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Hmm, there is another error in analysis by Jack Schmidt that I'd note. He assumes that only the "production" version of SLS the block 1B with EUS should be considered for comparison to the current FH. That's fine, but the FH is available today, and the SLS 1B is not scheduled to fly for the first time by what, 2026 now?

Given a decision to make lunar operations a priority and reasonable funding, a man-rated FH could be available by the end of 2020. Giving up 6 years of operations for a potentially more capable vehicle would seem to be sub-optimal.

Offline hopalong

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I am wondering if a lot of the industry, especially the 'old timers' just cannot see the BFR and / or New Armstrong coming. It is an OCP to them -

 As defined in Wikipedia -

Outside Context Problem (OCP), the kind of problem "most civilizations would encounter just once, and which they tended to encounter rather in the same way a sentence encountered a full stop."

Sub 'old space' for civilizations.......


Offline notsorandom

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I am wondering if a lot of the industry, especially the 'old timers' just cannot see the BFR and / or New Armstrong coming. It is an OCP to them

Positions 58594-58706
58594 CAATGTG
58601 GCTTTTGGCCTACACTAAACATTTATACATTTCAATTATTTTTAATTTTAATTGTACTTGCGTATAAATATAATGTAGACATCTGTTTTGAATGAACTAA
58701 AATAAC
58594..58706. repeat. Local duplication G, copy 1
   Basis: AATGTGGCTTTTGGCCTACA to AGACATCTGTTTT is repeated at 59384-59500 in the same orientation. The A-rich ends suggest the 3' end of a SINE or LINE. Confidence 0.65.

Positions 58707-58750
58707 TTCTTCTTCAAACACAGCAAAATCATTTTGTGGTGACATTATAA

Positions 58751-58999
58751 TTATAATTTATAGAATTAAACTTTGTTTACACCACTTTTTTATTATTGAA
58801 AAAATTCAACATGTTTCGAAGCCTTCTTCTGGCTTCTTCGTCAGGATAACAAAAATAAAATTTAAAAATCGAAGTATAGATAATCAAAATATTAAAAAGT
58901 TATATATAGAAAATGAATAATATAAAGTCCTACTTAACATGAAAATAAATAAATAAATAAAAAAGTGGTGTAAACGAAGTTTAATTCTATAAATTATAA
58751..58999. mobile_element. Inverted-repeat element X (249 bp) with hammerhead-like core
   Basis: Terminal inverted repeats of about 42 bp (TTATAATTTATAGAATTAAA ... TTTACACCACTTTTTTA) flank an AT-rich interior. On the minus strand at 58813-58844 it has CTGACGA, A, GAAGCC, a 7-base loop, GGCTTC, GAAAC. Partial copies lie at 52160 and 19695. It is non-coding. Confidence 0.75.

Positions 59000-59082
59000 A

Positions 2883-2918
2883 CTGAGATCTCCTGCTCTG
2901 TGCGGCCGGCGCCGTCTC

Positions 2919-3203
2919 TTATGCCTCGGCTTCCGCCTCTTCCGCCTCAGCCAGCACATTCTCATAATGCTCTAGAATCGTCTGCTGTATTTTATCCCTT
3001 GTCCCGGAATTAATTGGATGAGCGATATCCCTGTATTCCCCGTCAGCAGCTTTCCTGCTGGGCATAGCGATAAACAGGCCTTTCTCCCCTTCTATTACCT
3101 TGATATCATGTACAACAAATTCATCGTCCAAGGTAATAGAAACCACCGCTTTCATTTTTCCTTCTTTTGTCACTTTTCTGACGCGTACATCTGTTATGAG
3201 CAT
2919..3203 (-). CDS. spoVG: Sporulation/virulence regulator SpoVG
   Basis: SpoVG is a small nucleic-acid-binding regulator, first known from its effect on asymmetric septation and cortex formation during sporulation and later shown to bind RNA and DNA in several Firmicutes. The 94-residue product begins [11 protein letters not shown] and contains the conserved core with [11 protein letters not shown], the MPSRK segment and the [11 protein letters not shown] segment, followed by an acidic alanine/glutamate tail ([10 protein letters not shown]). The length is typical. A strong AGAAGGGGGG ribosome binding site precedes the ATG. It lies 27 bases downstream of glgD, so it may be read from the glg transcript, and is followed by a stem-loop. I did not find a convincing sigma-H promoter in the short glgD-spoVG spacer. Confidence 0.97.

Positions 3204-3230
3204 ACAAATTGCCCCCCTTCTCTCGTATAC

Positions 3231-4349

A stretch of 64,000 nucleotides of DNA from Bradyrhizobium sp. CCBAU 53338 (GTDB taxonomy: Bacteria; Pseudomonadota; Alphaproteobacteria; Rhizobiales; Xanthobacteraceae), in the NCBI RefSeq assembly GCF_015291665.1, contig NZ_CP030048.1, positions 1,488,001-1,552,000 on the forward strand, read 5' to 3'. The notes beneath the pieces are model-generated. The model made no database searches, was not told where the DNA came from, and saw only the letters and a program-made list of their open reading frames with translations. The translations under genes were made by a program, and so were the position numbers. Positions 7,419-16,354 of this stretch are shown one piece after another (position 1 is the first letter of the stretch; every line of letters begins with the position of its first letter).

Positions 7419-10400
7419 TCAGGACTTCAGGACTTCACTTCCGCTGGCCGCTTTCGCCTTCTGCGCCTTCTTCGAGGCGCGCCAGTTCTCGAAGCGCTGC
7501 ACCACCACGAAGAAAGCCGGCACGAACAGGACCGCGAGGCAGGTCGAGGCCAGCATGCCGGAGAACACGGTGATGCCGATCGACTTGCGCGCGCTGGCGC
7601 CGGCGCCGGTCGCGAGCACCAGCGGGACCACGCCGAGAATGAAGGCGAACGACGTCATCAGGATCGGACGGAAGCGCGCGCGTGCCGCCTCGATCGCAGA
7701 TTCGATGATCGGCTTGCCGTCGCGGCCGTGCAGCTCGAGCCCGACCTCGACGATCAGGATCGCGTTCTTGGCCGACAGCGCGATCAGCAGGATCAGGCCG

How much should one trust the BRF and NA projects when Musk and Bezos deliberately withhold as much information as possible about them? In order to replace SLS with either of them there needs to be a high level of confidence that the projects will succeed as promised. Musk has given a few presentations on BFR, shown some a few seconds of engine tests, and built a large composite test tank. As cool as that stuff is no one can tell from it how far along the project is, how much trouble it is having, how much it will really cost, and if it can even do what he says it will. Bezos has made maybe a few tweets regarding NA that's all we know about it. To be fair though neither company is calling for SLS to be canceled and have the funds given to them. They are not in competition with SLS and thus don't need to be open and transparent enough for us to compare them to SLS.

Offline Rocket Science

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Too bad the ex Apollo astronauts never use their platform to complain about why we haven't gone anywhere using existing capability or from new opportunities...
"The laws of physics are unforgiving"
~Rob: Physics instructor, Aviator, Vintage auto racer

Offline john smith 19

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The right rocket for the moon and Mars

Apollo astronaut Jack Schmitt makes a detailed case for why NASA's Space Launch System beats the commercial alternatives.

https://www.politico.com/story/2018/06/15/mars-moon-rocket-jack-schmitt-636632